But the angry railway workers knew it would be difficult subsequently to gain a victory .The State does not treat workers like it treats future managers, which is what students are. As the strike began to crumble it was the Stalinists who appeared to be going the whole hog. This uncompromising comic turn was meant to give the impression that they were the most radical.
Against all the odds, the railway workers have gone back to work in a mood of confidence strengthened by the exemplary nature of their movement and their experience. As some of them have asserted, "You see, we didn't win anything but we created a precedent by showing we were capable of leading a long hard strike outside the union."
Through its exemplary quality the movement has created in this country an incomparable precedent.
This period is characterised by a desire to make out that employed workers are privileged, just as previously they wanted to make out they were free individuals. This privilege up to now was linked with the inevitability of poverty and was successively described as necessary and inevitable. But during this strike this pseudo-fatality was shown to be both a plea and a threat in the mouths of State officials. The lie stands revealed - a weapon forged to contain the dissatisfaction of the poor. The State banked on an unpopularity which might have left the strikers isolated. It didn't turn out as they'd hoped. When the railway strike was hardening at the beginning of January, other sectors (buses and metro in Paris, seamen, electricity, gas and postal workers) went on strike. The confusion which surrounded these strikes, a confusion largely wrought by the Stalinists, reduced their scope but did not succeed in totally obliterating revived notions of self-organisation. Railway workers who set about collecting money in railway stations received, in a short space of time, considerable sums .
The consensus which reigned as far as students were concerned was not to be had when it came to railway workers. In November - December all the shitheads imaginable vied with each other to eulogise and proffer advice to students. In January, it was the exact opposite. During a demonstration in Paris in an office district it was astonishing to see the way in which middle-management insulted the strikers whilst employees, on the contrary, cheered them.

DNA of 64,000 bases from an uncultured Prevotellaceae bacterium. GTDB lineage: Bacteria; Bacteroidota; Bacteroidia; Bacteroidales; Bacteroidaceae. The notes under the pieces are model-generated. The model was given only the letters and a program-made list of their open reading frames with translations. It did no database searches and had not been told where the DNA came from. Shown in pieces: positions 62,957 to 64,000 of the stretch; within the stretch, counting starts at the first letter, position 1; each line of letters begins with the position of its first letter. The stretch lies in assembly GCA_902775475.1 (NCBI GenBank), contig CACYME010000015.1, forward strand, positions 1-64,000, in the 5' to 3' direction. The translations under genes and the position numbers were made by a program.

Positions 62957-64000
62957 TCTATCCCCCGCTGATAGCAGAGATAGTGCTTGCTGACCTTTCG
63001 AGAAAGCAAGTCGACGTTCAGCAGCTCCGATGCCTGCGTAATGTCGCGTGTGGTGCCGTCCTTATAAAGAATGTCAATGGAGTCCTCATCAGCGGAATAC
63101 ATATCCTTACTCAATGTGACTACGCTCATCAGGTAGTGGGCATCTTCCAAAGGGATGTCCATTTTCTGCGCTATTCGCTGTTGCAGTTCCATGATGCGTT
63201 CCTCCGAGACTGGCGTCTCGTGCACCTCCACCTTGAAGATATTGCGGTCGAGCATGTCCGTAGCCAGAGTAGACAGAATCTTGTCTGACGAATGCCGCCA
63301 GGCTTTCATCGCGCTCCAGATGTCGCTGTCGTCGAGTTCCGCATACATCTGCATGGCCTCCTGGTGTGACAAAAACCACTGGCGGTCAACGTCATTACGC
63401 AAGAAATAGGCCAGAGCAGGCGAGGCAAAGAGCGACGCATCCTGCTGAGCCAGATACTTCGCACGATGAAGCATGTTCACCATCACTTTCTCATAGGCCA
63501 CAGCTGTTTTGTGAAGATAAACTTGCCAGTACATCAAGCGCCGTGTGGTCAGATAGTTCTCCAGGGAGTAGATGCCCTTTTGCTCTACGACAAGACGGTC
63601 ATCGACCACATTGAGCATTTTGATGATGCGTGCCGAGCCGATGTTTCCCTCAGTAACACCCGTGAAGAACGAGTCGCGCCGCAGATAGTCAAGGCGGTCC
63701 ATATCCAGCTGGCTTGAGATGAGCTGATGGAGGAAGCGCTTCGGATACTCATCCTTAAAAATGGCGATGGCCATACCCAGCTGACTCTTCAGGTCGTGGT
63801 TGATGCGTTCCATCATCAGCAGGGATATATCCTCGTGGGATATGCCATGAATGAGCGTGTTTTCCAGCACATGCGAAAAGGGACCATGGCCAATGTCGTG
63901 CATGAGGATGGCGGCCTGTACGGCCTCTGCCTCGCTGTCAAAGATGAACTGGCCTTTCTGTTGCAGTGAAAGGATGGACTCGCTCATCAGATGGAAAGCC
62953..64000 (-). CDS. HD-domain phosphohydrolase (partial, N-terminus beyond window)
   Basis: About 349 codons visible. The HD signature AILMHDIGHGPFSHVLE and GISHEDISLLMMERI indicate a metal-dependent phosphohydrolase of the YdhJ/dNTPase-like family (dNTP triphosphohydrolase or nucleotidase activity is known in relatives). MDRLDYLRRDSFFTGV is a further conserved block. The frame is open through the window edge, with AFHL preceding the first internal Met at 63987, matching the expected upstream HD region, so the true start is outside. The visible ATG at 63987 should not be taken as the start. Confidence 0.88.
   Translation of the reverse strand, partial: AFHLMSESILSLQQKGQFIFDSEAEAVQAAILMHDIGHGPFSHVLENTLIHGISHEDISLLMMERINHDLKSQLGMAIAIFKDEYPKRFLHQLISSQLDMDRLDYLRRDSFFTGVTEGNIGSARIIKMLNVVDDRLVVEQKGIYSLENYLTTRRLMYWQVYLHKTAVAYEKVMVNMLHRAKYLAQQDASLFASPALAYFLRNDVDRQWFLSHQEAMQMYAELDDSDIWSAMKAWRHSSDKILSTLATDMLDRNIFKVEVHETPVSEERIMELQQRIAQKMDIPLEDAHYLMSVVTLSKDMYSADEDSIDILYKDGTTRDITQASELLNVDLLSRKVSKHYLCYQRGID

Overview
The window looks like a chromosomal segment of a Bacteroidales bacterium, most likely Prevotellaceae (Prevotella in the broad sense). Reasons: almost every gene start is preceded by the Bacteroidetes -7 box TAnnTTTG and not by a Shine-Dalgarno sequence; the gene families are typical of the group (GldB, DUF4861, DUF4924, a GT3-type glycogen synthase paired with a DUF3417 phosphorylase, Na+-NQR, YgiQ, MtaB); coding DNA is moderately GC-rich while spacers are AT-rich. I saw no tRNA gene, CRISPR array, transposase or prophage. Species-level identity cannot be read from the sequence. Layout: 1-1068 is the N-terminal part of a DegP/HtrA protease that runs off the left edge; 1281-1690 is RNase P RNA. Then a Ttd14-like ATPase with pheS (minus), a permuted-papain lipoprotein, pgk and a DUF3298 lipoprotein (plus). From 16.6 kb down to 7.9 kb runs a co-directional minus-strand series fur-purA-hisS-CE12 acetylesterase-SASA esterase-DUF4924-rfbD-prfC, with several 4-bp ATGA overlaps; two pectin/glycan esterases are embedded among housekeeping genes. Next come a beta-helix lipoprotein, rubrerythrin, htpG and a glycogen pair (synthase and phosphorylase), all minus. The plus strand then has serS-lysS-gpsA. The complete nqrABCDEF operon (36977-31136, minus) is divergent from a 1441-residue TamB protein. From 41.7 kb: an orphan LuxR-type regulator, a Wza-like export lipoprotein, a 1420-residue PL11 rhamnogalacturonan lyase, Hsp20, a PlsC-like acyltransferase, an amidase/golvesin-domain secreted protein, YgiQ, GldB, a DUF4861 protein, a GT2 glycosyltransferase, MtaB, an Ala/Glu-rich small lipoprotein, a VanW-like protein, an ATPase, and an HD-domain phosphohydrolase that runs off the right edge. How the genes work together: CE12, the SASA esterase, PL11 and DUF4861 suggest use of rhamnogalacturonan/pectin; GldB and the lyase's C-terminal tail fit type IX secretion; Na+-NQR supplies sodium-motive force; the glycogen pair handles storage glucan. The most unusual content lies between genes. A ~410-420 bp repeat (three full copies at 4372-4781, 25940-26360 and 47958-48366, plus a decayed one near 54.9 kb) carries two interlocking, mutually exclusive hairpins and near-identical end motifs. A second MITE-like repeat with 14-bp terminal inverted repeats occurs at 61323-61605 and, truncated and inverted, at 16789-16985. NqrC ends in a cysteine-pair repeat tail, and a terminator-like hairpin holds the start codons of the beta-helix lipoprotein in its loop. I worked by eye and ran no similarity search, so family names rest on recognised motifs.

The media, so full of praise a month previously, now made many an enemy. In a railway depot, some journalists, on the look out for news to falsify, were approached by a bloke who said to them, "If you want to talk to someone just stay put - I'll go fetch my dog."
As to the discontent and unpopularity this strike provoked, it clearly came from middle managers, shopkeepers, industrialists, financiers and politicians - all that miserly scum, as our fellow Enragé's described them in 1793.
La, Lou & Al
Paris, beginning of February 1987.
(Translated from a French text received from some people we know in Paris; the title is ours')
 Unfortunately, there were very few collections, which must have been a factor in bringing the strike to an end, considering the railway workers had absolutely no strike pay. (TN)
The following contains some very brief information on other strikes in France....
During December: angry small farmers' demonstrations resulted in the Government giving away £200 million in special quotas to offset new EEC rules. Strikes by merchant seamen, dockers, journalists, metro (underground) workers.
December 24th: fear of a strike in the French civil service.
December 29th: seamens' strike escalated and brings most Atlantic and Mediterranean ports to a full stop. On the same day, electricity and gas workers who, for some time, had had planned for them a union-run strike, pressurised union bosses to bring forward the date.
January 4th: the CGT, with its customary "knowing how to end a strike" methods, calls off the month-long seamens' and dockers' disputes. The call was, more or less, obeyed.